The coastal town of Minamisanriku, which lies around 55 miles away from the main epicentre, and where up to 10,000 people are missing. AP

Japanese government fears meltdown at second Fukushima nuclear reactor

Authorities are pumping seawater into a second reactor, amid fears of a second hydrogen explosion at the nuclear plant.

THERE ARE NEW fears of a nuclear meltdown at the stricken Fukushima I nuclear power plant in Japan today, after authorities said they had begun to pump seawater into a second reactor at the plant.

The primary and backup cooling systems at the number 3 reactor were damaged in the aftermath of Friday’s earthquake and tsunami, and the plant’s operator TEPCO now fears that the temperatures in the reactor could result in a second hydrogen explosion, similar to that which destroyed a containment building around another reactor yesterday.

The government has warned that a meltdown at the number 3 reactor is now a distinct possibility.

That blast, at the number 1 reactor, is not thought to have damaged the reactor itself, with TEPCO insisting that the steel casing that houses the reactor itself remaining intact.

In spite of this, however, radioactive leakage has been observed near the site and a total of 19 people have now been hospitalised for radiation exposure.

Further reports suggested that a leak in the reactor had caused the co0ling fluid around the energy rods to leak out, briefly exposing the rods before new water could be pumped back inside.

Though the plant is relatively close to the seafront, thereby making sea water a fairly predictable source of emergency coolant, the tactic is a fairly unusual one – indicating the unprecedented gravity of the situation facing the plant.

Some air has been intentionally vented from the number 3 reactor building, in order to ease the pressure on the containment building and avoid a second explosion in as many days.

The International Atomic Energy Agency have begun distributing iodine tablets to those evacuated from the 20km exclusion zone around the plant, hoping to combat any radiation poisoning of the thyroid gland, which is particularly susceptible to such poisoning.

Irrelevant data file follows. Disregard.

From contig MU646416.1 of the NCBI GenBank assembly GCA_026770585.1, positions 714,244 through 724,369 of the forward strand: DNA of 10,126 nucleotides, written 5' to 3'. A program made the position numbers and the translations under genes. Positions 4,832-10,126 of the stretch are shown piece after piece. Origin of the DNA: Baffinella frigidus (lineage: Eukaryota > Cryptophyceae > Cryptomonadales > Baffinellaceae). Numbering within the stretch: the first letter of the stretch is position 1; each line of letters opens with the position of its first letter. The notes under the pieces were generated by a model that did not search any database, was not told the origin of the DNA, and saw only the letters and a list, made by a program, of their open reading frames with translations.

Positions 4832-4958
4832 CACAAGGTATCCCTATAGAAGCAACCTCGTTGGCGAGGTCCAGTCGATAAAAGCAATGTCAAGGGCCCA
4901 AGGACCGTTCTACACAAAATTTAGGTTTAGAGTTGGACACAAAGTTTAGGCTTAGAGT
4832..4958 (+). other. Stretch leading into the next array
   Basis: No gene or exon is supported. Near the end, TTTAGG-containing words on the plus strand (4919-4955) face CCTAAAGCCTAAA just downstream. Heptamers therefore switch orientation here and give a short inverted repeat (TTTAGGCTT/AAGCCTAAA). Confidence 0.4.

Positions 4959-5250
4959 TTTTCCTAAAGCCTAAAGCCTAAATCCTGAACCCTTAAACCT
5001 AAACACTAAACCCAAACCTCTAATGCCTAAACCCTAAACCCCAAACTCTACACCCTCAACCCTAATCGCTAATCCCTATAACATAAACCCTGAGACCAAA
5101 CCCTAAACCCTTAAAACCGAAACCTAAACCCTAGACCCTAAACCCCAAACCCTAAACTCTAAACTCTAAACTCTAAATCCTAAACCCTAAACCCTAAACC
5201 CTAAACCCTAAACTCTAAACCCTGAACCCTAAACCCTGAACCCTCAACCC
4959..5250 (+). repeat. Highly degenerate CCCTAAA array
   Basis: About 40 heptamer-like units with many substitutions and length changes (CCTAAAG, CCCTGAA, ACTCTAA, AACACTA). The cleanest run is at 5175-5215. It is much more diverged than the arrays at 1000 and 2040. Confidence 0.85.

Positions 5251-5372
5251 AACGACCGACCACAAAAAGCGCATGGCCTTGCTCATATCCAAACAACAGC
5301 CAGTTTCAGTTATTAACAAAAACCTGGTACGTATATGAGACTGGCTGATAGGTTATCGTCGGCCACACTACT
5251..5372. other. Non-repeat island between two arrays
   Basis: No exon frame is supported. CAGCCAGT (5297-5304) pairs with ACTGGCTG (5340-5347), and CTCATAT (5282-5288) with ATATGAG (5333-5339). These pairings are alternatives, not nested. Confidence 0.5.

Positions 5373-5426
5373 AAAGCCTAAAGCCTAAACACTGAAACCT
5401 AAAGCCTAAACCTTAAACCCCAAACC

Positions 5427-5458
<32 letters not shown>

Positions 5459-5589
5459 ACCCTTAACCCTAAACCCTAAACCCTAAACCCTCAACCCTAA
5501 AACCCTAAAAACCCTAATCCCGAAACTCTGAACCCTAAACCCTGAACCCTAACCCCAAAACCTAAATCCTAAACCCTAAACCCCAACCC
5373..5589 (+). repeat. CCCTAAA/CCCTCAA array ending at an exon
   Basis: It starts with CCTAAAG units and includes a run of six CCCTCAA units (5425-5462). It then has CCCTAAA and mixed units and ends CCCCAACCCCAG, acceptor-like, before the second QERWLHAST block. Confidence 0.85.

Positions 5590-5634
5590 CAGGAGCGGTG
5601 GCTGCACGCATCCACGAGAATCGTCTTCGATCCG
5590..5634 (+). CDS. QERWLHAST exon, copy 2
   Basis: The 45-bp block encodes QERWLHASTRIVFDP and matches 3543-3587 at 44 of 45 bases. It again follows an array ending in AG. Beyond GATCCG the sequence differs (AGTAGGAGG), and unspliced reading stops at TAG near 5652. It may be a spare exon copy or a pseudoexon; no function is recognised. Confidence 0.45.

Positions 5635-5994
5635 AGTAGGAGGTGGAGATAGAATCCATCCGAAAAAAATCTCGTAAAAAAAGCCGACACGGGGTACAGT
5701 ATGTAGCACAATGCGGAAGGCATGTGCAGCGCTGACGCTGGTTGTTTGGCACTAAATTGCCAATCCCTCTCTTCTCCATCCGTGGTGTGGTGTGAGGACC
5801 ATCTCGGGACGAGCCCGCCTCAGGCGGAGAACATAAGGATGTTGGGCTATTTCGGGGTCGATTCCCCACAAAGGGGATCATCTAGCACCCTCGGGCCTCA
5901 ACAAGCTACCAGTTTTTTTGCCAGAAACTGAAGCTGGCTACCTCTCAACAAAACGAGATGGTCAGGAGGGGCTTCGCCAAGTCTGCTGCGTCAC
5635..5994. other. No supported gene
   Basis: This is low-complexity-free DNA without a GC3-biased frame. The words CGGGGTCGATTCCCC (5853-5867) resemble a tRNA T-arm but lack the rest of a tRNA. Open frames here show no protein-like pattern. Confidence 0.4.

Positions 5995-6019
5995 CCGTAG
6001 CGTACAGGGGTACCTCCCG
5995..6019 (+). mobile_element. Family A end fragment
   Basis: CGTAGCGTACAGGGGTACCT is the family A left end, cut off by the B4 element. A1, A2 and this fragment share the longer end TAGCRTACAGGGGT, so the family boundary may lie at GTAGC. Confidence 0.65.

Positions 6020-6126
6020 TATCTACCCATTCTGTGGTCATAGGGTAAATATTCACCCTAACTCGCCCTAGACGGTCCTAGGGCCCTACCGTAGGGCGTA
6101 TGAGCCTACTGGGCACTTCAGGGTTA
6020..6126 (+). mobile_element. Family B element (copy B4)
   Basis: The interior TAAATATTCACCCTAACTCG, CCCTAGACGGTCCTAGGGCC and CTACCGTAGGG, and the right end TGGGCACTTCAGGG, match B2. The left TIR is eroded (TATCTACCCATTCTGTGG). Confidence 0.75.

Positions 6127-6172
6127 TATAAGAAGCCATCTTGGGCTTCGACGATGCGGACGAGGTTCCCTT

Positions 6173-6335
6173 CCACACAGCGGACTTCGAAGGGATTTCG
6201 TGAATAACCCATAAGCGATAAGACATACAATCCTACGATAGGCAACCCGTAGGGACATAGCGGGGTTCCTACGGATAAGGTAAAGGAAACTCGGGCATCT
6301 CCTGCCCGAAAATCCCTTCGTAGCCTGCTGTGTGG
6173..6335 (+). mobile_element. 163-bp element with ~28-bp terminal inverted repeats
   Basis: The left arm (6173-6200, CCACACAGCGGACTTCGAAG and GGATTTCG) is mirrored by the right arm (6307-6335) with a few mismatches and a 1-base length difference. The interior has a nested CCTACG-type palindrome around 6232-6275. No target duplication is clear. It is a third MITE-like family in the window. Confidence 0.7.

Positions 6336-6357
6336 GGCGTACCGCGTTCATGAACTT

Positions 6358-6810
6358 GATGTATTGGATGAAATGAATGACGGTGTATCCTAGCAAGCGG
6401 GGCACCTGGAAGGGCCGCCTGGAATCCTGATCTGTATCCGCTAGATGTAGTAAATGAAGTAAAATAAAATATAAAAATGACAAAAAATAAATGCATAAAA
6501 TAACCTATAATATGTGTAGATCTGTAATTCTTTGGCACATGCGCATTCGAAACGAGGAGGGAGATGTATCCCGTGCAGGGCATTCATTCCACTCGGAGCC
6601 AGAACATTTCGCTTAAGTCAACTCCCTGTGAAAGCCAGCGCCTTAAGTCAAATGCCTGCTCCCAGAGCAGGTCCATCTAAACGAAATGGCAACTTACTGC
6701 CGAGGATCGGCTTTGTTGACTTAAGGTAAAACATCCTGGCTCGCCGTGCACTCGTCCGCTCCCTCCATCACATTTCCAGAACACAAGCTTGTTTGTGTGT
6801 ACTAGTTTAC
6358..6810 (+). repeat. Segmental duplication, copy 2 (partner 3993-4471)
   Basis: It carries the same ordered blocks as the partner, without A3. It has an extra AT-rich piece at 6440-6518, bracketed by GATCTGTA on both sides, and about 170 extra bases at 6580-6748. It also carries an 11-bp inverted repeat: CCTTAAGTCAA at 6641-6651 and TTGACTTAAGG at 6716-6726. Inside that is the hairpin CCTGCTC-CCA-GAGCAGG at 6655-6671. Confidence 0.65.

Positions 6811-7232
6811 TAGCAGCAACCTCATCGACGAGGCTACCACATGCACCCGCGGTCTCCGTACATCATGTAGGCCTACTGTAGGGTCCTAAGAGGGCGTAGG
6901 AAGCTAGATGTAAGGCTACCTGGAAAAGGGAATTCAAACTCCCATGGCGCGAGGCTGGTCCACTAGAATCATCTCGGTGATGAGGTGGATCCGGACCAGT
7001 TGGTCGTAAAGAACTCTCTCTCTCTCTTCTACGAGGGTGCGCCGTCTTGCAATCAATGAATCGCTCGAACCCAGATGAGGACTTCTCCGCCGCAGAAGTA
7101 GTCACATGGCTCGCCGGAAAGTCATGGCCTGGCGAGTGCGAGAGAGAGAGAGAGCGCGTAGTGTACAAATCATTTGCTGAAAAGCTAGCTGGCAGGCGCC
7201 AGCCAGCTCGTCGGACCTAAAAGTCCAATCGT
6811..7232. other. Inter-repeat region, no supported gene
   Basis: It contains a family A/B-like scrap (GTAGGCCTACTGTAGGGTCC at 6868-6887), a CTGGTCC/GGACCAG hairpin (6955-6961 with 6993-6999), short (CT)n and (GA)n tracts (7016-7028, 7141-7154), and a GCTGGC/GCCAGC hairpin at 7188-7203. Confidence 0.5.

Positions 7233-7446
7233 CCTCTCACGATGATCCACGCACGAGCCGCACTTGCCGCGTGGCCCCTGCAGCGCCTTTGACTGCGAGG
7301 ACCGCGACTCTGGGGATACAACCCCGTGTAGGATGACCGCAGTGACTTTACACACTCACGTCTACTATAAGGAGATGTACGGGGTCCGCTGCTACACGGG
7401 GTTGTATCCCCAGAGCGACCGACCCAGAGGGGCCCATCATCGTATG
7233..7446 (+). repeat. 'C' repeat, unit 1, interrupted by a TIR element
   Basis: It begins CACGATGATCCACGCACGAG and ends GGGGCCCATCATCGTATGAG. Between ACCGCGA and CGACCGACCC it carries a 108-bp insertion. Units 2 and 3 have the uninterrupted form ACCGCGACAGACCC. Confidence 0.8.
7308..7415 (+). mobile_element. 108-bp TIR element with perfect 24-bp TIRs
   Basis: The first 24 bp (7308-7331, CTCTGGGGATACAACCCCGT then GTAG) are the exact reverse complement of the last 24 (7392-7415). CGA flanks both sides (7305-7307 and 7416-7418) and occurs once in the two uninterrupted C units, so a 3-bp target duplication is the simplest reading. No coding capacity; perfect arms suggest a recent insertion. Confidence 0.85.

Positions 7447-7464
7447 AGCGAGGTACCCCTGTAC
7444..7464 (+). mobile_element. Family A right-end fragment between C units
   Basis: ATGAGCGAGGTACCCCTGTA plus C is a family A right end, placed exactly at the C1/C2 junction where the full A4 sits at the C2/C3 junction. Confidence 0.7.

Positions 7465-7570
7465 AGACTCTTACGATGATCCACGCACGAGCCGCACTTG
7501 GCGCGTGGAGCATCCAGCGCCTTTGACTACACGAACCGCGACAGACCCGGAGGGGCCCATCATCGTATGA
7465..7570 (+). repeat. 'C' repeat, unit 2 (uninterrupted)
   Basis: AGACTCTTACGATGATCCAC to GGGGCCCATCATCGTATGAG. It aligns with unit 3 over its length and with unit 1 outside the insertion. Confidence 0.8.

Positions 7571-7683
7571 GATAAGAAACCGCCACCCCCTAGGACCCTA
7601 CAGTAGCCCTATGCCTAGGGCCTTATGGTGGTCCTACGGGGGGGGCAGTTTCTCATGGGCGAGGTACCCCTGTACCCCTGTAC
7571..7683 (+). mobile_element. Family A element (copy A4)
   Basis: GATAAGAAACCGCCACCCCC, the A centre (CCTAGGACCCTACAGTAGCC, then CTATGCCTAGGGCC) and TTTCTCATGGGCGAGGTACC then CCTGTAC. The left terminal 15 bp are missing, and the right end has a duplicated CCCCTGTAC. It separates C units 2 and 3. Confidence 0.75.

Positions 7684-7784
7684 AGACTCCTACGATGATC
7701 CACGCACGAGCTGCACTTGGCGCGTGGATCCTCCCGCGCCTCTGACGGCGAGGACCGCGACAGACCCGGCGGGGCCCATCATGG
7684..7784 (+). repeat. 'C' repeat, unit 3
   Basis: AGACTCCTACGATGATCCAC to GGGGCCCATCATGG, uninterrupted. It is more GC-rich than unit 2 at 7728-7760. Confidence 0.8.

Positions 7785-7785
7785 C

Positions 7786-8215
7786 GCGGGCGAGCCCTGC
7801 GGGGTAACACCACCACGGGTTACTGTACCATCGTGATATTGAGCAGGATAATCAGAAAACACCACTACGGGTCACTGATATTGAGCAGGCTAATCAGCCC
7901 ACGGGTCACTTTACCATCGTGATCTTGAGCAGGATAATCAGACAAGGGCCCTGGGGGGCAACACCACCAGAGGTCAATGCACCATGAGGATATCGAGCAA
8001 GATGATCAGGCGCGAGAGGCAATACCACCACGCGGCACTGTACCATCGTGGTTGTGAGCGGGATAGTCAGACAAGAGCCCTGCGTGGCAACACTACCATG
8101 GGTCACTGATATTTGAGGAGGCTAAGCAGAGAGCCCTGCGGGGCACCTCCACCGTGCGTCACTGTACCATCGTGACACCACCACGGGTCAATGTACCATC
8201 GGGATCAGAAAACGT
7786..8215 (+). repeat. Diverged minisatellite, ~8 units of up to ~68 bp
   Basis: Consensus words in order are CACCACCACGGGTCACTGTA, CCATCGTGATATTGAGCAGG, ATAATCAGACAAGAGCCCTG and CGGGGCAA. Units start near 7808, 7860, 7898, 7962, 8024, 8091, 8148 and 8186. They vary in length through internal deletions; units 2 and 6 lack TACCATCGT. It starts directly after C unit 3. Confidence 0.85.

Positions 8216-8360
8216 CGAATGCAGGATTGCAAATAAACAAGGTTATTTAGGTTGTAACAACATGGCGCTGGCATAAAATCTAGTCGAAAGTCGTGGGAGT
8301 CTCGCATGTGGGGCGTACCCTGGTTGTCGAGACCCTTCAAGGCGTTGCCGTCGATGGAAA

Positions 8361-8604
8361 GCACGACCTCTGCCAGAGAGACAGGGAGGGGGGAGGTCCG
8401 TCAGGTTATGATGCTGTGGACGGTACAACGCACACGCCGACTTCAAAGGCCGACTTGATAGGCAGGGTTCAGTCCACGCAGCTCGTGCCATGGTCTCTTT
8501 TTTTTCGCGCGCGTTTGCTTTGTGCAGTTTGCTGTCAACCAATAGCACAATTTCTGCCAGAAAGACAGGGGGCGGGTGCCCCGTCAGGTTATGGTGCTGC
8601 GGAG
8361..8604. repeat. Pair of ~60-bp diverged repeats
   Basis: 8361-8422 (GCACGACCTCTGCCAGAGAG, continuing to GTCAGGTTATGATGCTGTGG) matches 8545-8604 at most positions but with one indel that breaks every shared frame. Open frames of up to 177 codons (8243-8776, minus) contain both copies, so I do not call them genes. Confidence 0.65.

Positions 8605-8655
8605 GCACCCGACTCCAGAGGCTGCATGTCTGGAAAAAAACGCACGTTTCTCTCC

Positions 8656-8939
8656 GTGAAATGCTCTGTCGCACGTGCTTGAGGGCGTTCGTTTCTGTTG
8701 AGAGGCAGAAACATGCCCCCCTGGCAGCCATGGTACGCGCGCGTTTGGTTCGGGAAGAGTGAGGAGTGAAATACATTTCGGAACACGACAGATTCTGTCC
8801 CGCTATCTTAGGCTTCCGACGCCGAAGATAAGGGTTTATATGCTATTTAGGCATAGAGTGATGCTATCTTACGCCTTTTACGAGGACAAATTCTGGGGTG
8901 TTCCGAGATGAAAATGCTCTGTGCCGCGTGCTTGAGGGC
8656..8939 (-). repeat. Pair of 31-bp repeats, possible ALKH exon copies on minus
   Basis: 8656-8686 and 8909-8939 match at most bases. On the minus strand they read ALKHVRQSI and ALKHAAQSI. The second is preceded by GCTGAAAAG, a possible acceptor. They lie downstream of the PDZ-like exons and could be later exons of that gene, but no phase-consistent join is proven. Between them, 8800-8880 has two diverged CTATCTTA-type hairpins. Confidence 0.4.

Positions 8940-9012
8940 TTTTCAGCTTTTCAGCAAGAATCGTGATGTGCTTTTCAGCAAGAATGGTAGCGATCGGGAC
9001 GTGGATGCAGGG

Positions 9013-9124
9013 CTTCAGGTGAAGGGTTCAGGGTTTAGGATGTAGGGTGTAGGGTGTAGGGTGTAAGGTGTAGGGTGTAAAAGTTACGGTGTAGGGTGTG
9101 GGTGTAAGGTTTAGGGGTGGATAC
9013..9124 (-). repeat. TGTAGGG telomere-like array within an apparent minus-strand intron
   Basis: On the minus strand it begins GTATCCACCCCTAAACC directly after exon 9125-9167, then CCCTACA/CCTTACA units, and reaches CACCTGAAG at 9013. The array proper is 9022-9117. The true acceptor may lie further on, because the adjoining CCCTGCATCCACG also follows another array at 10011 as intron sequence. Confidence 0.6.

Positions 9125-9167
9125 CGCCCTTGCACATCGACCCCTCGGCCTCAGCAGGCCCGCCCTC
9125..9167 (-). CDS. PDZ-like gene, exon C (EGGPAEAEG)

The exclusion zone remains in effect around the plant. Last night, many of Japan’s symbolically large buildings – such as the Tokyo Tower, the main city call in the country’s capital – turned off their lights in order to preserve power, given the disruptions from power manufacture at the Fukushima plant which supplies the city.

Japan’s meteorological agencies have listed tsunami advisories for the country’s coastal areas, as the number of aftershocks in the waters off the east coast begins to subside.

Authorities fear that the death toll as a result of the first primary 8.9-magnitude quake, and the following tsunamis, could reach 10,000 in the prefecture of Miyagi alone.

As many as 9,500 people are still unaccounted for in the prefecture’s coastal town of Minamisanriku, which had a total population of around 17,000, and which lies around 55 miles from the epicentre of the major earthquake.

Around 7,500 residents from the town were housed in emergency shelters before the main tsunami struck, but authorities say they have not been able to make contact with the rest of the town’s population.

The confirmed death toll at the time of publication was 977, with a further 1683 people confirmed injured.

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